I’ve written before about my BFF discovery week-ends. We go way back with my Parisian girlfriends and each year, one of us gets invited to a place none has visited before as a birthday treat [kids & partners stay home]. So far, we have been to Tangiers, Sassi di Matera, Antwerp (no post on that one) and Formentera. I just came back from another epic one, in Somerset England and although we were 4 minus 1 this time (Gaelle: we missed you too much!!), we still managed to laugh and chat ’til past midnight.
The theme could have been: Art + Music + Green. Bruton is 2h30 away from London by car (an easy train journey but you will need a car once here) and is a mecca for Art. This stunning part of the English countryside has always been a magnet for artists, writers, musicians… and the hub of Bruton today seems to be At The Chapel, a gem of a little hotel / bar / restaurant / bakery / club with good taste and kindness all around. So glad we chose it as our base. Of note: room #5 on the top floor has very pretty views, and is the largest and the only one that would accommodate a family.
FRIDAY NIGHT: After a walk through town checking out the little shops, Caro Somerset stands out with her good eye for pretty things (and delicious Somerset-made chocolates), we made it on time for happy hour at the bar of the hotel. For dinner, we enjoyed a delicious meal at the Roth Bar & Grill. It is the restaurant of the Hauser & Wirth art foundation, on the outskirts of Bruton, where the walls are filled with the private collection of the owners and the bar has a long and colourful mural by father and son Oddur and Bjorn Roth. The restaurant prides itself in that the majority of the sourcing comes from less than a 5 miles radius, in true farm-to-table style. The atmosphere is casual, the food is so so good (from seabass to aged beef) and it’s the place to be on a Friday night in Bruton. It was fun to go back to sleepy Bruton after dinner, and find the bar of At The Chapel still buzzing.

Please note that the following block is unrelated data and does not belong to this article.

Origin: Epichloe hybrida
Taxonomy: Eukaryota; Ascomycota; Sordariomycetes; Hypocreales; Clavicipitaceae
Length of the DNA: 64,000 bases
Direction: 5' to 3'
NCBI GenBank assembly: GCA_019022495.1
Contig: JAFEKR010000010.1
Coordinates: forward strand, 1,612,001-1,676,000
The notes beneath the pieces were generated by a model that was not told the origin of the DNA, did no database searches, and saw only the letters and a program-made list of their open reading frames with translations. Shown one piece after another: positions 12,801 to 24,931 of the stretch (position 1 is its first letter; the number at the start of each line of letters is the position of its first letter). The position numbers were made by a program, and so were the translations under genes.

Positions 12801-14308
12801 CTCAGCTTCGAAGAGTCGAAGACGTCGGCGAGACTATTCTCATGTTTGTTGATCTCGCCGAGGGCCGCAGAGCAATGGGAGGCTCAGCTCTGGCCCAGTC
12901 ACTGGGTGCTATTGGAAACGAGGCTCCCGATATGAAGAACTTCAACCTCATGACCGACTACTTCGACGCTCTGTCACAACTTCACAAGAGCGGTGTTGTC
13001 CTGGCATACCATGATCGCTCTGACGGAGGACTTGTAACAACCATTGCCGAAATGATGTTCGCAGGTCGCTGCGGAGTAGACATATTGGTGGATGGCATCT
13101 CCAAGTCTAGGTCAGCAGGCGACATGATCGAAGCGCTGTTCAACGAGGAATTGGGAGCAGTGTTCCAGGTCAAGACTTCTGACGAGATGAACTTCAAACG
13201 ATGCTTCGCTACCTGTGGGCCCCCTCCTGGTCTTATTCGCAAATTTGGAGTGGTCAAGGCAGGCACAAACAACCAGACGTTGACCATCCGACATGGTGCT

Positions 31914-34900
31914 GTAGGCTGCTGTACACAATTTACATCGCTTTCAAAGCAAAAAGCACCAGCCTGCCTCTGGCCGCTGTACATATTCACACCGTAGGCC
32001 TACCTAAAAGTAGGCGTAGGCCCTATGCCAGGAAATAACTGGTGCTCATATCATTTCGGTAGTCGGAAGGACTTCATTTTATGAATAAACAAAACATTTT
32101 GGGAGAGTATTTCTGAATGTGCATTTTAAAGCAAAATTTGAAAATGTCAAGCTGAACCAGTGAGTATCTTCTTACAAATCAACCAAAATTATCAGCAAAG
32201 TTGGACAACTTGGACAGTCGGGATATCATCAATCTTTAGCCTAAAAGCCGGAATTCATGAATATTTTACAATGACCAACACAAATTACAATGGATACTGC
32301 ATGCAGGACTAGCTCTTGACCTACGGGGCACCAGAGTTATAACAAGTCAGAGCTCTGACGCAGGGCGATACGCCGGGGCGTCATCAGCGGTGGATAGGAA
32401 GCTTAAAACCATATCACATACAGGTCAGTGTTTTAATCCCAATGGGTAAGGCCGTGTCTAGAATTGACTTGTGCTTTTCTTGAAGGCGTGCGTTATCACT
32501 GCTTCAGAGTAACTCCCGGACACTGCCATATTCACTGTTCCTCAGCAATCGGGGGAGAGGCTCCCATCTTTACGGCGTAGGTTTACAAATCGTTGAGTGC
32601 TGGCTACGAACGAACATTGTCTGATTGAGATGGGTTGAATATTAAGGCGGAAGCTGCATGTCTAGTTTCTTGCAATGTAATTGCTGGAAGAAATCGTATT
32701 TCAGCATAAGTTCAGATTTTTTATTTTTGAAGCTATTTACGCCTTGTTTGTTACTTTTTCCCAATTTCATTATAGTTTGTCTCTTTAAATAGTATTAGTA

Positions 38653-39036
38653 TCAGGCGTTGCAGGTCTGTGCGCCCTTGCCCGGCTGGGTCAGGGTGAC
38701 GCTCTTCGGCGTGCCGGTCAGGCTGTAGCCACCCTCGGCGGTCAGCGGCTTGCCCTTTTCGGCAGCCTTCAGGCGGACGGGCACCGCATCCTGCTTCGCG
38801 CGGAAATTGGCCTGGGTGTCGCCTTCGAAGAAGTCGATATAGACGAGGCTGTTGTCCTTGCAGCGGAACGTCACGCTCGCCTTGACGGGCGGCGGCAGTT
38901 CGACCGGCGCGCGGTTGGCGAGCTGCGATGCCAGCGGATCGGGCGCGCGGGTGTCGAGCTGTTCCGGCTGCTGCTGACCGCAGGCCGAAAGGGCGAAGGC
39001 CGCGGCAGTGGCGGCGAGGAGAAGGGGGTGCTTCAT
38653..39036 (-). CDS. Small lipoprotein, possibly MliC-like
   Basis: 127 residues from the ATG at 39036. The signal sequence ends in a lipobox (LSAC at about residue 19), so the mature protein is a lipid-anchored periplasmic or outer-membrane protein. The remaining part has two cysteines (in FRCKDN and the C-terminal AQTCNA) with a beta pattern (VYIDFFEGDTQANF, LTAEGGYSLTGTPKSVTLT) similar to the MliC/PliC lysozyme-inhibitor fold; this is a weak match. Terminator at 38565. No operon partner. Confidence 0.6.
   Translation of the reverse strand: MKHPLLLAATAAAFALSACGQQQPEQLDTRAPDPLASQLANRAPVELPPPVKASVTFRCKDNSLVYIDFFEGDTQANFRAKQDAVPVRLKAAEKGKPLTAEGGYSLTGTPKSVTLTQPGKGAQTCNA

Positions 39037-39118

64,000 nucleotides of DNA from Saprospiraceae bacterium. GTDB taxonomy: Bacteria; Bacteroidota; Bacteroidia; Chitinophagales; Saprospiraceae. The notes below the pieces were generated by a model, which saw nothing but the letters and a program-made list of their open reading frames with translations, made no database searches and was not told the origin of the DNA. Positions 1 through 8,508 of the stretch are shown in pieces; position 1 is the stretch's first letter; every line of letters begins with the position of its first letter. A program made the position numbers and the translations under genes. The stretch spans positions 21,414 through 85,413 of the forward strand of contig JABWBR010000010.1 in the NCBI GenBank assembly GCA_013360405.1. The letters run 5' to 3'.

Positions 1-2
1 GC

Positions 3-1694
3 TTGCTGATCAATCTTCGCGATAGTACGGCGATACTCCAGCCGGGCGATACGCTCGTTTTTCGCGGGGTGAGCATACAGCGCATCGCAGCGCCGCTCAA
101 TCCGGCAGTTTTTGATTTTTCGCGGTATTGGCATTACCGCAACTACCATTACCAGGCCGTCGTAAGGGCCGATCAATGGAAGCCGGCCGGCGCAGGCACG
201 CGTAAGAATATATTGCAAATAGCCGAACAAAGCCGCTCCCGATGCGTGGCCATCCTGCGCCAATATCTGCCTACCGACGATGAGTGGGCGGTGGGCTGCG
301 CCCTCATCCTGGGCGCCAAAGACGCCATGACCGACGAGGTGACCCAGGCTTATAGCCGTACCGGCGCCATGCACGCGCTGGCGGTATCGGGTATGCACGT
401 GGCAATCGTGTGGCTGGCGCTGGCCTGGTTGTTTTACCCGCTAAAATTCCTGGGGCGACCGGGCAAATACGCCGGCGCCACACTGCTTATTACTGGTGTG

Note: you could stop in Stonehenge and visit this major historical site on the way from London as it’s right by the highway.
SATURDAY: How often do you find the freshest croissants hanging by your bedroom door when you wake up? The small details that make a big difference At The Chapel (Not to mention the gluten-free muffin they brought up in a minute. Yes, gluten-shit happens even to the Frenchies). We then headed to Messuns Wiltshire, a surprising art gallery within a stunning estate about 30′ drive from Bruton. Loved the light installation by David Spriggs, set in an old barn with the most beautiful wooden structure.
Took a long muddy walk through the fields (note to self: do NOT forget rain boots)
Headed for a yummy lunch at The Beckford Arms 5′ away from Messuns, mingled with the locals who were all exchanging christmas gifts, some dressed in fancy outfits, us with our dirty boots and our French accents pretending to belong. This chic country pub also has a few rooms to rent, and a long list of recommended activities in the area.
We could have, would have, should have stopped at Alfred’s Tower in Stourhead on the way back, as it’s a beautiful estate famous for its grounds and part of the National Trust…but we were eager to warm up and chitchat and giggle before the evening’s concert.